On the day Allegra and I eyeballed the various exercise stations filling the usually open expanse of the third floor of the Y, it had been months since I’d last attended the Boot Camp class.

Some of the stations looked familiar. Yup, I’d held the ends of the big ropes in my hands before and pounded them for the timed two minutes. Sure, I knew how to do walking lunges with a body bar on my back. Pushing weights across the floor while doing walking plank? Got it. Hate it, but got it.

However, as we reviewed the rest of challenges that had been set up to help us get sweaty, there were a few spots that were new to me, definitely new to Allegra. Looked like we’d be flipping a huge tire, doing some abs somehow related to the Core Pole, possibly carrying heavy weights around the track during a Farmer Walk. Before we had time to figure out the final new station — a line of blue Bosus — the teacher cranked the music and called everyone out onto the track for a skipping, jumping warm-up before we started tackling the stations. 

Shrugging at each other, Allegra and I knew we’d figure out those Bosus when the time came; all we had to do was not start at that station and then watch the first few rounds of Bosu people to see what they did. 

Except, well, each person did something different on the Bosus. Some jumped from Bosu to Bosu; others pulled out fancy footwork, a dizzying flurry of pounding and whacking. By the time we’d worked through a few stations and landed at the Bosus, we still had no idea how we should pass our two minutes of (hypothetical) high-intensity activity. Fortunately, the teacher was nearby, so I called out, “What are we supposed to be doing here exactly?”

Over her shoulder, as she went to adjust the music, she answered, “Hop up on a Bosu and run in place while you do Heinies!”

Heinies?

All right, then. As we each stepped onto a Bosu, I counseled Allegra, “This must be a glutes exercise; I think we’re trying to work our quads as we whack our ‘heinies’ with our feet — or get as close as we can, anyhow.”

For two minutes, we focused on balancing while doing Heinies, trying our best to kick our rear ends, all to the thumpthumpthump of the music.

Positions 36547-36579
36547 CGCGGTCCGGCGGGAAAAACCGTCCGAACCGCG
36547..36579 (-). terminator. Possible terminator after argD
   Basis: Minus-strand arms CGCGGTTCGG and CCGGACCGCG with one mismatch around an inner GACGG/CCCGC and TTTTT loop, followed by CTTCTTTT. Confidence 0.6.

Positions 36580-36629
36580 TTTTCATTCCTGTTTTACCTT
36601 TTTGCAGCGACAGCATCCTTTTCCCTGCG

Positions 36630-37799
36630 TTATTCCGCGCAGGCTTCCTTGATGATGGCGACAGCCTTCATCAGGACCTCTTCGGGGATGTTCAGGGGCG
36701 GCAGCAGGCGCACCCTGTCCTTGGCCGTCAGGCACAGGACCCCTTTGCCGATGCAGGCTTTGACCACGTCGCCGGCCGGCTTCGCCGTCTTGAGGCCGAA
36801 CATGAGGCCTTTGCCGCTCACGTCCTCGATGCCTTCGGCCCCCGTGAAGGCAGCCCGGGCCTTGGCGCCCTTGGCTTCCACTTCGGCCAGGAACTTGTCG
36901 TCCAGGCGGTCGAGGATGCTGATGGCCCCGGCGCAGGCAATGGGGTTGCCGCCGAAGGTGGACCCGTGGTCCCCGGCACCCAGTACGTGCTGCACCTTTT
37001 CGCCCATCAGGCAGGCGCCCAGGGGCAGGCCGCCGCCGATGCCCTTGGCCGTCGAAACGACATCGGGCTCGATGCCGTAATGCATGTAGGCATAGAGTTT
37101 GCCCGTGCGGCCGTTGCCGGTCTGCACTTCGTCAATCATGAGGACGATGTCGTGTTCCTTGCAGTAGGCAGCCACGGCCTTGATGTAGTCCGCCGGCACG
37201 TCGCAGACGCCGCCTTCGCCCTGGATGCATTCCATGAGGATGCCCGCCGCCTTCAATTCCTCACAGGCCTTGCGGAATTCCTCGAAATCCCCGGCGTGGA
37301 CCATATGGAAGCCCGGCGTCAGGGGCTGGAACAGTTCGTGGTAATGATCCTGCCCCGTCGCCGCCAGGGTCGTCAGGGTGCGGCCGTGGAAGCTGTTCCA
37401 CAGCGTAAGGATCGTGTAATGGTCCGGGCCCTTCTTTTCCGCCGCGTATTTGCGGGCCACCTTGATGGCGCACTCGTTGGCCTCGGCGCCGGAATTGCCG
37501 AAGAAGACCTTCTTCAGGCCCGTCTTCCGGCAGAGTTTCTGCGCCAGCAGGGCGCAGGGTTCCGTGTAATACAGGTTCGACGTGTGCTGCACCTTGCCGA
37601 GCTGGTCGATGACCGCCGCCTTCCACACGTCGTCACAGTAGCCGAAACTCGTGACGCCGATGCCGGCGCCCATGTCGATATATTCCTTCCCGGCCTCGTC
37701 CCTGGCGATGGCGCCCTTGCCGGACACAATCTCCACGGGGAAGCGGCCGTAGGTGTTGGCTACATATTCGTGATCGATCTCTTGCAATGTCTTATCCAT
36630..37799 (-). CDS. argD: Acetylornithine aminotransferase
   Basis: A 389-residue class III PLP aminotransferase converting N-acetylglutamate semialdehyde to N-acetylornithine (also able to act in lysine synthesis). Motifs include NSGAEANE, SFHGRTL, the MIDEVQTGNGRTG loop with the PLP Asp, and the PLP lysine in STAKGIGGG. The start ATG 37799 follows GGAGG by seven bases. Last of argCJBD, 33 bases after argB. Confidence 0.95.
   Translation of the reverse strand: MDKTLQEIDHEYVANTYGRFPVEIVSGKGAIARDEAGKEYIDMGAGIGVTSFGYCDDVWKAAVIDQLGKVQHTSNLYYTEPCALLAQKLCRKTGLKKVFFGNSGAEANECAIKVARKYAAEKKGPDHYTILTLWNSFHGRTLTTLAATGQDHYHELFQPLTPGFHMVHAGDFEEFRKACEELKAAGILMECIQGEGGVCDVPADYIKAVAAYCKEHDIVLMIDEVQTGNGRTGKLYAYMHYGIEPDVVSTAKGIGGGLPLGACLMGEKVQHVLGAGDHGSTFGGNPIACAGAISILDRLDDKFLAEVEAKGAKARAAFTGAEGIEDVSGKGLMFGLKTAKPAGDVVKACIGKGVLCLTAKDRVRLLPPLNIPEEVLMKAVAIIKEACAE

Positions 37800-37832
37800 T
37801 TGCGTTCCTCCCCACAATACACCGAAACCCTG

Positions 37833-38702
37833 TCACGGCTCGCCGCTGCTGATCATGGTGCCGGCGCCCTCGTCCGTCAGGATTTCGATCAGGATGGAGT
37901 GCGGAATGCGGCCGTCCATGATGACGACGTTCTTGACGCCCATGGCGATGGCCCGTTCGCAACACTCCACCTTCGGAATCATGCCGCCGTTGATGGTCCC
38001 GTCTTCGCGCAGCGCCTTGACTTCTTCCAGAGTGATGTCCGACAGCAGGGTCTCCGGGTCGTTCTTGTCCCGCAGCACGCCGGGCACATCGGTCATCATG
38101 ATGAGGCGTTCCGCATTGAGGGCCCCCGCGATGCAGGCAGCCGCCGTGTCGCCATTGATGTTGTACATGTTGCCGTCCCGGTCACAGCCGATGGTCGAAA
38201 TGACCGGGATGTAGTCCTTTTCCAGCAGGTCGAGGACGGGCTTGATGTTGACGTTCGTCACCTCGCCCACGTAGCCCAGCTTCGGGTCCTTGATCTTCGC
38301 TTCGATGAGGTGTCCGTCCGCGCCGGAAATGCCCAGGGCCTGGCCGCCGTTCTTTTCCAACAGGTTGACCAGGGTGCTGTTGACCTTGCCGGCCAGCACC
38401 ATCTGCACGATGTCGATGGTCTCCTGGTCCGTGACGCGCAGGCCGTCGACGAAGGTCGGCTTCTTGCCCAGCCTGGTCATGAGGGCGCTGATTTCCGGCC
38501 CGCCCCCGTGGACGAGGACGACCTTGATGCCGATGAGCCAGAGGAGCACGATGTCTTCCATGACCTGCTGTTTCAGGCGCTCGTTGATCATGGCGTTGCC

Eventually, we’d worked through almost all the stations twice. It was only when I was balancing my feet on a big blue ball, pulling my legs in to do a move called a “jacknife,” that I glanced over at the line of Bosus again. As I watched a sweaty guy working himself hard on top of the bouncy surface, I took stock of his movements. He wasn’t very good at Heinies; he wasn’t getting his feet anywhere near his derriere. 

In fact, he was doing the whole move wrong, lifting his legs to ninety degrees in front of his body as he jumped. Yeah, he totally didn’t get Heinies. Poor dude wasn’t going to reap the benefits of his efforts with that kind of form!

All he was doing — silly sod — was running on the Bosu with

high knees.


Typing: 6 minutes + a big break to go take pictures of pack ice at the beach + 3 minutes + a break to make a pot of mint green tea + 12 minutes

Editing: As long as it took me to add more honey to the tea. Kinda bitter. Byron tells me it’s because I steeped for ten minutes (too long for green tea) and used boiling water (no-no for green tea). Then he assured me he still liked it, but in my head I was wishing he’d go do a bunch of Heinies.

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Published by Jocelyn

There's this game put out by the American Girl company called "300 Wishes"--I really like playing it because then I get to marvel, "Wow, it's like I'm a real live American girl who has 300 wishes, and that doesn't suck, especially compared to being a dead one with none."

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